TwERK (Belladonna*), LaTasha N. Nevada Diggs
sound, dialect, linguistics, japanese pop culture, translation, race, identity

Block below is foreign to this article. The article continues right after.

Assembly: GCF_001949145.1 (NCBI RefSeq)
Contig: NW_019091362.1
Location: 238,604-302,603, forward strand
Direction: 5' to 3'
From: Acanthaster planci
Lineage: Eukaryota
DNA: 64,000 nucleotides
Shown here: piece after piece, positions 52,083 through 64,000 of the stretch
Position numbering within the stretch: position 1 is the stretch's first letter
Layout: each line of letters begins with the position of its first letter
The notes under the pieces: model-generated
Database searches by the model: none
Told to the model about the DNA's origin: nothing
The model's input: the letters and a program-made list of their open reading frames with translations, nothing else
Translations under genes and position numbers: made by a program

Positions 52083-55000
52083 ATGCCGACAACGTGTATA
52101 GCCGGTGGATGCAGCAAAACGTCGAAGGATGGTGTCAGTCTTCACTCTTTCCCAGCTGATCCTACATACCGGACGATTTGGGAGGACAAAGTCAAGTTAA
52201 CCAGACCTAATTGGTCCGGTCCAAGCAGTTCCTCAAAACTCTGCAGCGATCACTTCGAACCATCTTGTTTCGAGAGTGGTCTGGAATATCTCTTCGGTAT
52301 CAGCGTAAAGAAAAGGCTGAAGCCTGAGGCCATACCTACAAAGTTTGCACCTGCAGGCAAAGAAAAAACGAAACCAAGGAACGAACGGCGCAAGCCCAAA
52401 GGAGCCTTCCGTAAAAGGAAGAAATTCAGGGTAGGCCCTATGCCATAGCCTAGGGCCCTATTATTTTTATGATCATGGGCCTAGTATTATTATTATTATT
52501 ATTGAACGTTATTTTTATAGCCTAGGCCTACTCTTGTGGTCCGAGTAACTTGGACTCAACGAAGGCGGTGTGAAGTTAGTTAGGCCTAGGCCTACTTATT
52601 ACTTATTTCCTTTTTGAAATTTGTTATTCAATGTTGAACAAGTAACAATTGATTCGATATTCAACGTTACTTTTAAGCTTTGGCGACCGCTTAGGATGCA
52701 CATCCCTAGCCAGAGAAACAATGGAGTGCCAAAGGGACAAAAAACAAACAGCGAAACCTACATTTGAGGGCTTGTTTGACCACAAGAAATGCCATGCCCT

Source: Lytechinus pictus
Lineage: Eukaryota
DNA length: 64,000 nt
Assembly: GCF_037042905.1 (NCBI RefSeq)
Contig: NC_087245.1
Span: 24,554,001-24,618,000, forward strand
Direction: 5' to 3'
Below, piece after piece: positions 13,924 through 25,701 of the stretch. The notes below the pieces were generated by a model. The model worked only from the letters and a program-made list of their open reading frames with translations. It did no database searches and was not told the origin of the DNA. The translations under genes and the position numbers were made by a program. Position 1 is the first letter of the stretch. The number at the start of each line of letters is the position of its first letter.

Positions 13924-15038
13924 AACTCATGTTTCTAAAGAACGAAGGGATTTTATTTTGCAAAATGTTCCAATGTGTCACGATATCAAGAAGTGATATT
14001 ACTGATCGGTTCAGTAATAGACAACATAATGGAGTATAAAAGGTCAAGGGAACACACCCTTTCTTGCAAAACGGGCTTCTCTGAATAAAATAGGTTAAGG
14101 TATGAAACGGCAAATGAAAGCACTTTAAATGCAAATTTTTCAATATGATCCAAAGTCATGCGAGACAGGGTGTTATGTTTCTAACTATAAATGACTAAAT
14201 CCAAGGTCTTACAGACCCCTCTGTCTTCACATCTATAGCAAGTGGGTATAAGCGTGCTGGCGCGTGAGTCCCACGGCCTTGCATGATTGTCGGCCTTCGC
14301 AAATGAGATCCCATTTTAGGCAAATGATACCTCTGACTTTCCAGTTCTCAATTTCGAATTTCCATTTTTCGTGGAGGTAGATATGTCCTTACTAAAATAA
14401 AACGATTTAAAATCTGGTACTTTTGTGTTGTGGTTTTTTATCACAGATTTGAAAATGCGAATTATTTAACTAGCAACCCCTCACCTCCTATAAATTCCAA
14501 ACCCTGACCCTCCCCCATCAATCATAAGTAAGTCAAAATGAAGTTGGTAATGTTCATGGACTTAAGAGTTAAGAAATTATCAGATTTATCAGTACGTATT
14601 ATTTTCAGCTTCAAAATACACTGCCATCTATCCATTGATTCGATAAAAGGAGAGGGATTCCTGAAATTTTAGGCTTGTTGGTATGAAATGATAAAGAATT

Twerking entered mainstream slang through spectacles like Big Freedia’s Guinness World Record (for the most people twerking) and Miley Cyrus’s co-opting of bounce during many controversial appearances this year. This perhaps becomes even more relevant and resonant after TwERK‘s publication — as it addresses the co-opting of culture and race in its opening poem “mista popo ™ hollas @ jynx™.” If you’re not in the know about ’90s anime, Mister Popo is a character from Dragon Ball Z, who was drawn in the style of blackface. Jynx, a Pokémon, was depicted in the same style of pitch skin and big red lips — until they later revised her skin to slightly-less-racist-but-no-really-this-is-still-racist-as-hell purple. TwERK examines Western culture through iconographic appropriation, fierce language, composite languages, and experiments of dialect and form. While I note the pop culture that makes this work an exciting access point, the juggling of linguistics is not to be overlooked — this book rivals Christian Bök’s Vowels or Cathy Park Hong’s Dance Dance Revolution in terms of its creative wordplay.